How Water Pumps Work

We take it for granted today, but dealing with water has always been a problem in the past. Some areas had too much while others, too little.

In the modern era, we’re lucky enough to have machines that help us harness, and sometimes control, water. These machines are called water pumps.

In this article, I’ll explain what it is, how water pumps work, and the different types of water pumps for every application.

What is a water pump? 

Water pumps are machines used to move water. There are different types that can supply, circulate, or remove waters of all kinds for different applications.

Capacities range from small portable pumps for everyday use to large industrial pumps for supplying feed water to power plants. 

How do water pumps work?

The most common water pumps are powered by electrical motors that rotate an impeller. This impeller pushes and swirls the water inside the pump casing, speeding it up.

From there, the water is slowed down thanks to the shape of the casing to turn its energy into pressure before being discharged through a pipe or hose.

Another popular type, the diaphragm pump, uses the motor to create a reciprocating motion to push and pull a membrane.

Water is sucked into a chamber when it pulls then pressed and discharged as it pushes. A diaphragm pump is an example of a positive displacement pump.

Most water pumps are powered by electricity, both AC and DC. Other types, however, run on diesel or gasoline such as dewatering and trash pumps. This allows the pump to be taken wherever it’s needed.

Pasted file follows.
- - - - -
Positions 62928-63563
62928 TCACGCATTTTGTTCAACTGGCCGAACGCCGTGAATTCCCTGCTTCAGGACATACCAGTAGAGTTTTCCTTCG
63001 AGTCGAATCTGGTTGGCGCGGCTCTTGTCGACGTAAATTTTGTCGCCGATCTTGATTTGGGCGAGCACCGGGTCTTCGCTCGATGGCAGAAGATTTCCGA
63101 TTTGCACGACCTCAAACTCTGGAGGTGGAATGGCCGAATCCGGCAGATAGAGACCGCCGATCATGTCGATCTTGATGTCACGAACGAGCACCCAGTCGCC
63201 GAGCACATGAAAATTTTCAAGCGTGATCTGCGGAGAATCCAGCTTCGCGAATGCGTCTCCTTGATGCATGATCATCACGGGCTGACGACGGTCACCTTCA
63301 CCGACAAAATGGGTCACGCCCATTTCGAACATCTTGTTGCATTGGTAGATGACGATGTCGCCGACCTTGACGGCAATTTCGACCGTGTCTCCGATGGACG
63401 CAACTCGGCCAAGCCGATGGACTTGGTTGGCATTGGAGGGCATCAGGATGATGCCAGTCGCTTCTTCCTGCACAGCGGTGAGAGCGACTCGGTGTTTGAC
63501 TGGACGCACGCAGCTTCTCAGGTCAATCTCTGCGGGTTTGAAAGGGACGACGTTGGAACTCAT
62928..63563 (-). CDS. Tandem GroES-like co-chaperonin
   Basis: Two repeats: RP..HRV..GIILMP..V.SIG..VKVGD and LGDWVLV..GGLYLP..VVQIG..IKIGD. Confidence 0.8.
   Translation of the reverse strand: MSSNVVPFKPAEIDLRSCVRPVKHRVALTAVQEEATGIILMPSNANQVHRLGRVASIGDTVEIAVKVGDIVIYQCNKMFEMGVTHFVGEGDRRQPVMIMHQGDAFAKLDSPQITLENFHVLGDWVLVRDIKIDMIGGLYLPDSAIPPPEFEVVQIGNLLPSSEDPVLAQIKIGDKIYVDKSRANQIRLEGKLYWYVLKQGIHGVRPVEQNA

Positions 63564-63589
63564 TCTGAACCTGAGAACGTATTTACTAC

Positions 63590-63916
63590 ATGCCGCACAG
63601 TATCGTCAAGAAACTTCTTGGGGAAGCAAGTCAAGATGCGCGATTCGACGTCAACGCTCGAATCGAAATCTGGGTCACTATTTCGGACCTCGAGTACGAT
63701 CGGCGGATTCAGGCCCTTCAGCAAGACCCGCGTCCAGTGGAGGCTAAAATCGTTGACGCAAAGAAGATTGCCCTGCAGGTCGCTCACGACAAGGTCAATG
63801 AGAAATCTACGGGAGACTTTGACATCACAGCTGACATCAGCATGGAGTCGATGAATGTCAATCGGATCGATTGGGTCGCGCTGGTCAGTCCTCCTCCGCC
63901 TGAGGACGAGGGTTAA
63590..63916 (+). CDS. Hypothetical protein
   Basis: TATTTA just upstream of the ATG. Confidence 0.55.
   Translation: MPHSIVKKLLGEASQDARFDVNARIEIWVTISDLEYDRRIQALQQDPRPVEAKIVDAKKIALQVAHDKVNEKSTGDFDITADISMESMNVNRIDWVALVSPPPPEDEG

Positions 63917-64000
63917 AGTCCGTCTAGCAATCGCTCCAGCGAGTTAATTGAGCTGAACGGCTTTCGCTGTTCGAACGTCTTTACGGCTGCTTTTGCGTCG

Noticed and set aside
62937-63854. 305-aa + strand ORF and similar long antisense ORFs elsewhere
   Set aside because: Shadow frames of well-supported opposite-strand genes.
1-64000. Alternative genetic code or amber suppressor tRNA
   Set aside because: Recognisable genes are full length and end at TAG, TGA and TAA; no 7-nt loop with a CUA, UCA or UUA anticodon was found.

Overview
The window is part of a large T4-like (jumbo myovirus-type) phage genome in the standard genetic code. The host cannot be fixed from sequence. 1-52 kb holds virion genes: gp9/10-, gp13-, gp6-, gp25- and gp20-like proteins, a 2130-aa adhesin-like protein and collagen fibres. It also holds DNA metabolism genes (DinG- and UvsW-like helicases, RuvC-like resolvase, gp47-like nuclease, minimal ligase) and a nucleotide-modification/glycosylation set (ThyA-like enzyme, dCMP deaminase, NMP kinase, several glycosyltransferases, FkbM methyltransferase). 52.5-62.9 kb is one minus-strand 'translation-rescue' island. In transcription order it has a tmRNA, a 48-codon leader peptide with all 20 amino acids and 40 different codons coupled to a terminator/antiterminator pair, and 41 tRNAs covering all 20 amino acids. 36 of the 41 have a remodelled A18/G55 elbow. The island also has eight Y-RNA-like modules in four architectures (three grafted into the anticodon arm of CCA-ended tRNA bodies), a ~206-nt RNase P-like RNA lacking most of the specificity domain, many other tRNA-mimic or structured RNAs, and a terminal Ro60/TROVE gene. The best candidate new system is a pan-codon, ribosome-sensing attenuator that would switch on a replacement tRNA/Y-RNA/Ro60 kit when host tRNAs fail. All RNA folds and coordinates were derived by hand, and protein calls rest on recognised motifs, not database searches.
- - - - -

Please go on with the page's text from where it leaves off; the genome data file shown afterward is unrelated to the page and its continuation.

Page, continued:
Some types also use hydraulics, air, or even manual action i.e. by hand.

In terms of installation, a pump may either be submerged or surface-mounted. It may also be completely portable or permanently installed. Each has its own strengths that will fit the user’s needs. 

What water pump do I need?

Well pump

To extract water effectively from a reservoir below the ground, you need a well pump. There’s shallow well pumps for depths up to 25 feet and deep well pumps for anything deeper. 

Booster pump 

If you want to improve the water pressure in a home or building, a pressure booster pump can help. It pressurizes weak water supply so it can reach fixtures on the higher floors without a problem. 

Sprinkler pump 

The sprinkler pump uses water from a nearby source and boosts it to the sprinkler system. It’s perfect for the lawn, garden, and even larger irrigation systems.

Water feature pump 

For water features of any kind, this is the pump you need. The water feature pump is highly efficient and can run 24/7 without spiking your electricity bill. With it, you can enjoy a beautiful scenery right at your home whenever you want.

More specialized pumps in this category include the waterfall pump, pond pumps, and fountain pumps.

Pool pump 

The pool pump circulates the water in your pool and run it through a filter to keep it clean and healthy. It removes debris such as leaves, lint, and other contaminants for a clear pool you’d always want to dive in.

Utility pump

For everyday use in your home and business, the utility pump is the most versatile pump you can rely on for a variety of jobs. Whether you want to remove floodwater, transfer water to another container, or drain the pool or aquarium faster, a utility pump can always help.

Sump pump

Keep your basement free from water damage to avoid thousands of dollars in repairs. Sump pumps are placed in pits and rely on a level switch to turn on and off automatically. 

Dewatering pump

For the fast removal of solid-free water, a dewatering pump is the perfect companion. It’s commonly used for flooding removal, irrigation, and construction purposes. 

Trash pump

For removing dirty water filled with debris, you need a pump designed to handle the job. The trash pump is perfect for pumping muddy water filled with leaves, twigs, and other solids up to a certain size. It has a clog-resistant design other types of pumps can only dream of.